But if we are doing hard *work* where it demands she pays attention... like races with friends then I require her full cooperation and get it without a fight when I ask for it clearly.

Horses aren't stupid animals, they can tell when they have to put effort into things, and when it's okay to just relax and have a good time, just gotta let them. There's a difference between obedience and domination.
PunksTank, fawkesfire and KBA6 like this.
     
    10-10-2011, 10:20 AM
  #26
Weanling
But the difference between you guys and Cherie is that Cherie does this for a living. Training a good trail horse is her job. Working through your horse's fear and letting it explore and be curious is a fine way to do it, but those horses are more your "pets", hobby, and companions than anything, and you likely plan on keeping them around. Nobody wants to buy a trail horse that needs to stop and look at everything; when people are on the market for a trail horse, they look for the quietest, most willing, most unflappable horse they can find, not one who wants to stop, look, and investigate everything.

I really love this thread and all the advice Cherie has given; it's given me lots to think about.
     
    10-10-2011, 03:53 PM
  #27
Banned
Quote:
Originally Posted by pintophile    
But the difference between you guys and Cherie is that Cherie does this for a living. Training a good trail horse is her job. Working through your horse's fear and letting it explore and be curious is a fine way to do it, but those horses are more your "pets", hobby, and companions than anything, and you likely plan on keeping them around. Nobody wants to buy a trail horse that needs to stop and look at everything; when people are on the market for a trail horse, they look for the quietest, most willing, most unflappable horse they can find, not one who wants to stop, look, and investigate everything.

I really love this thread and all the advice Cherie has given; it's given me lots to think about.
You're very much right... and that kind makes me sad to think about, that most people just want a "quiet" horse who they just hop on and go. These are the type of horses that are so dead like that it can't be much anything less than riding a machine.
But then that's just me, I suppose at least these sort of horses have a future home with someone with kids.
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    10-10-2011, 04:22 PM
  #28
Trained
You obviously haven't met a good solid well trained trail horse who loves their job.

I can put anyone on my Arab. He is quiet, well trained, and will go where he is pointed. He still has huge amounts of personality and spirit. He is nowhere near 'shut down' yet he gives total obedience to his rider on the trails. Horses thrive under clear leadership.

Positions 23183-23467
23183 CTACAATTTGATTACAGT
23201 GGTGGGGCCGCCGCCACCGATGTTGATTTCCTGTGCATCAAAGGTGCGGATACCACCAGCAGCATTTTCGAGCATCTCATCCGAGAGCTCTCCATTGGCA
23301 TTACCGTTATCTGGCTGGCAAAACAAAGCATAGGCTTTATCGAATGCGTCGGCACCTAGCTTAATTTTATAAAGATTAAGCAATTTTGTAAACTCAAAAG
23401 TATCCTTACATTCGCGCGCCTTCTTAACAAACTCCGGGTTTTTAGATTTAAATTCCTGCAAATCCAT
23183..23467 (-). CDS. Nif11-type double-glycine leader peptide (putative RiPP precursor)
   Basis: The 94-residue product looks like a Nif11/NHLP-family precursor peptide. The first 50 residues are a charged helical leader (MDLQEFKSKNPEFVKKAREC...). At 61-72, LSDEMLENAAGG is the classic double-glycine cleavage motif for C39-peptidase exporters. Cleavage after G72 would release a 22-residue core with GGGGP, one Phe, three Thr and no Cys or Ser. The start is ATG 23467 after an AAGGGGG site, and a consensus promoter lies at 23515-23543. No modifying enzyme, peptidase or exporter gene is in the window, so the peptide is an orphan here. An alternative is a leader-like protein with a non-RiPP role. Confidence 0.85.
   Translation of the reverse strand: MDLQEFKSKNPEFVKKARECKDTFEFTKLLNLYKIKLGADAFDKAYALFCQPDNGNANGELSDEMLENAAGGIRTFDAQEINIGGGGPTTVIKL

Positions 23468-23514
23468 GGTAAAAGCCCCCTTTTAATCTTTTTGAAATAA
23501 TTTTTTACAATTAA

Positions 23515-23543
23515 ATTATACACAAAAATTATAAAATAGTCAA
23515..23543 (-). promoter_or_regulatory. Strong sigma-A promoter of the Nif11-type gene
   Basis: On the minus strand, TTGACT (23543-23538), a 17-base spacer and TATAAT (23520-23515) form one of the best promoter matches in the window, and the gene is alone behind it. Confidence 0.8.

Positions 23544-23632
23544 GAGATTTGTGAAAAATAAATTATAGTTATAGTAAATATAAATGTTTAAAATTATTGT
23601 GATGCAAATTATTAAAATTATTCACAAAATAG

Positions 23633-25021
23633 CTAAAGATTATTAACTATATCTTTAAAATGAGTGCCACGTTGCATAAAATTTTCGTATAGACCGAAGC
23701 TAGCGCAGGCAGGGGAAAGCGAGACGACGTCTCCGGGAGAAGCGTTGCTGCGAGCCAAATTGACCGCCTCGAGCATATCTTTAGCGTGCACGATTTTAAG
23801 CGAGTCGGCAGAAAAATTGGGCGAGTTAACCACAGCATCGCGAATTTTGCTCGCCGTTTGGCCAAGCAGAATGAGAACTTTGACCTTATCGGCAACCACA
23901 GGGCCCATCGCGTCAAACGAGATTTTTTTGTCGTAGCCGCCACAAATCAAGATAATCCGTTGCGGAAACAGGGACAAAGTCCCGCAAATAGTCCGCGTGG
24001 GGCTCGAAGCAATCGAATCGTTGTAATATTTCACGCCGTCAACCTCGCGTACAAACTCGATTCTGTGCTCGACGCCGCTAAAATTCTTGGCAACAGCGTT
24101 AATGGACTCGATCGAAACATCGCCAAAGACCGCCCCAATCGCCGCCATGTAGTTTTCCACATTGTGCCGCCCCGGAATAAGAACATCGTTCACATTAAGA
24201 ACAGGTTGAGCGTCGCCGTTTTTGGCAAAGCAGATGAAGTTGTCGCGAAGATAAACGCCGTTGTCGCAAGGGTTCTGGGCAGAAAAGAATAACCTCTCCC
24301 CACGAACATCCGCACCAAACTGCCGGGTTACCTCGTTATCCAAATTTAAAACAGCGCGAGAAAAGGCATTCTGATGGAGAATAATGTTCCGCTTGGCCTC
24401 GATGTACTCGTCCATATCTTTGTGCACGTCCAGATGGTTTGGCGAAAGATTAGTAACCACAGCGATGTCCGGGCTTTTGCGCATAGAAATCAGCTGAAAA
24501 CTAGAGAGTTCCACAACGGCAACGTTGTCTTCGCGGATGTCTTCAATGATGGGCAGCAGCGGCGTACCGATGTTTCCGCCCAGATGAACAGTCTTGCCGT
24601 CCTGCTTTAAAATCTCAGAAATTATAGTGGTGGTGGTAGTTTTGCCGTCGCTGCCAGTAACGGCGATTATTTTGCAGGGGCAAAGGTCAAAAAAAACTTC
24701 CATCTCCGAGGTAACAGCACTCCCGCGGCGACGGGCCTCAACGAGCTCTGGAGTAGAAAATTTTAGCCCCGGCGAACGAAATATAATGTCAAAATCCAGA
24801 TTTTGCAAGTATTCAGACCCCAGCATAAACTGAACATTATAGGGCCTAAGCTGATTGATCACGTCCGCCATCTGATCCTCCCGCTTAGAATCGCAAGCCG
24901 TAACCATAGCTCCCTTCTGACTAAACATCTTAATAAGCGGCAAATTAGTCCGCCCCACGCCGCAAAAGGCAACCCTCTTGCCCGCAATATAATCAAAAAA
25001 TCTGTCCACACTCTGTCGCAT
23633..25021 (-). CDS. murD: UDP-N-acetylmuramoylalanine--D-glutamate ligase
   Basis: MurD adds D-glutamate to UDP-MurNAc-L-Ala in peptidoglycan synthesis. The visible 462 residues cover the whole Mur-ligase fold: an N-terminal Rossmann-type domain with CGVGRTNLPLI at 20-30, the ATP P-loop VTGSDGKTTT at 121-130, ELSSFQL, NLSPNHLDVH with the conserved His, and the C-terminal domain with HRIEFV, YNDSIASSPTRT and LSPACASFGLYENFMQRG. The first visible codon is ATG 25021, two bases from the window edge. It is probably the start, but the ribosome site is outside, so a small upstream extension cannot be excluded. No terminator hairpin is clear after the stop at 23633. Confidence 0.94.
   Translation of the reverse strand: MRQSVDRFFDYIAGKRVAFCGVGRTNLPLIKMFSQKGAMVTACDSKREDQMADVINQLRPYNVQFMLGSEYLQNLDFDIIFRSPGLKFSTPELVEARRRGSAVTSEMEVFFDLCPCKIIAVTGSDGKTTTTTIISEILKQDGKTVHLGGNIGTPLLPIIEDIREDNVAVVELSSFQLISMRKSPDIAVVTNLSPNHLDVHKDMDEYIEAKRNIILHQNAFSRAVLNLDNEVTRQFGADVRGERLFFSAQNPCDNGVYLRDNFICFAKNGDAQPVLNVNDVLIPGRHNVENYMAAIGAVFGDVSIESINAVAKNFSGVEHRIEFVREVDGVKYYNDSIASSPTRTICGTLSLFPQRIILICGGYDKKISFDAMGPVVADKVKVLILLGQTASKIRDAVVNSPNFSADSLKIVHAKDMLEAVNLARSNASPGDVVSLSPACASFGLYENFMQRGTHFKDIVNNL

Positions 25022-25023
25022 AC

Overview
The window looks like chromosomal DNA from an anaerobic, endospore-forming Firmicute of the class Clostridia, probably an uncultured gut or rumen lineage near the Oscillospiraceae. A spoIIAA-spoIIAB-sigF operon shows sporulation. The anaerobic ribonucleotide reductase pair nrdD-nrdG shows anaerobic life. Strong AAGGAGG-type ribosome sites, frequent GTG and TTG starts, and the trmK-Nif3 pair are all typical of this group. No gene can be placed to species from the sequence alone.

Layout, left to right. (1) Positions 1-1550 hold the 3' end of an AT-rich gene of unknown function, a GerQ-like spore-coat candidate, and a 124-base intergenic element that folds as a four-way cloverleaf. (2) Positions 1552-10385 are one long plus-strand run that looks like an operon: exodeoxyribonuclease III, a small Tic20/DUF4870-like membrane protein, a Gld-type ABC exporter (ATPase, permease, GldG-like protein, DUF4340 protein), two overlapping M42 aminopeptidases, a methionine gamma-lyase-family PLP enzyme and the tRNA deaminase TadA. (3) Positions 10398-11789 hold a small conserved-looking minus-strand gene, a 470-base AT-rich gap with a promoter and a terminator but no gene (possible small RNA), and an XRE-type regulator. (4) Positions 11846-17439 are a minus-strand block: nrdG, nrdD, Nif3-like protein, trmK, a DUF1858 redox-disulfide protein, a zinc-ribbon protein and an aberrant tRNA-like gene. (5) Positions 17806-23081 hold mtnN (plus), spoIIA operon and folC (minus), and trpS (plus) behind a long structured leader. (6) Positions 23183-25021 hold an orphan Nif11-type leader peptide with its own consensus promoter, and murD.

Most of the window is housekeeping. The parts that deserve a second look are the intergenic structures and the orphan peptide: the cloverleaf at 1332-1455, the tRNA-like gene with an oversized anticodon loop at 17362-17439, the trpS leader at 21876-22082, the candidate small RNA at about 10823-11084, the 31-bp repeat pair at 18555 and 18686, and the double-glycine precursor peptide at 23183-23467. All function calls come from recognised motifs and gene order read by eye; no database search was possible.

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    10-10-2011, 04:24 PM
  #29
Yearling
Quote:
Originally Posted by Tianimalz    
You're very much right... and that kind makes me sad to think about, that most people just want a "quiet" horse who they just hop on and go. These are the type of horses that are so dead like that it can't be much anything less than riding a machine.
But then that's just me, I suppose at least these sort of horses have a future home with someone with kids.
A quiet, well-trained, responsive trail horse is quite different from a deadhead. I think you are confusing the two. Please don't be sad for my quiet horse that has the confidence to "think" her way through a situation rather than engage in the "fight or flight" instinct.

I think Cherie hit the nail on the head when she said that she "uses" her horses. The more rides they get with solid, consistent aids, the better they will become.
loosie, Corporal, Cherie and 2 others like this.
     
    10-10-2011, 06:04 PM
  #30
Banned
Quote:
A quiet, well-trained, responsive trail horse is quite different from a deadhead. I think you are confusing the two. Please don't be sad for my quiet horse that has the confidence to "think" her way through a situation rather than engage in the "fight or flight" instinct.

I think Cherie hit the nail on the head when she said that she "uses" her horses. The more rides they get with solid, consistent aids, the better they will become.
I cannot help it makes me frown a bit that most horses don't get to show their personality, instead it's trained out of them. Most are told that at all times under saddle they have to be quiet with their heads down and done exactly what their told and are not allowed to use their intelligence to question it. Like I've said, it shines to me more of ownership, than the friendship I've seen be allowed to shine in some horses when given a chance.

Like I've said, their is a difference between a good horse who does whet they're told, and one that doesn't ever have a chance to ask differently.

But that is my opinion, I can hardly change it, and it's only worth as much credit to someone else as other people are willing to give it
Marecare likes this.
     

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spooking, trail horse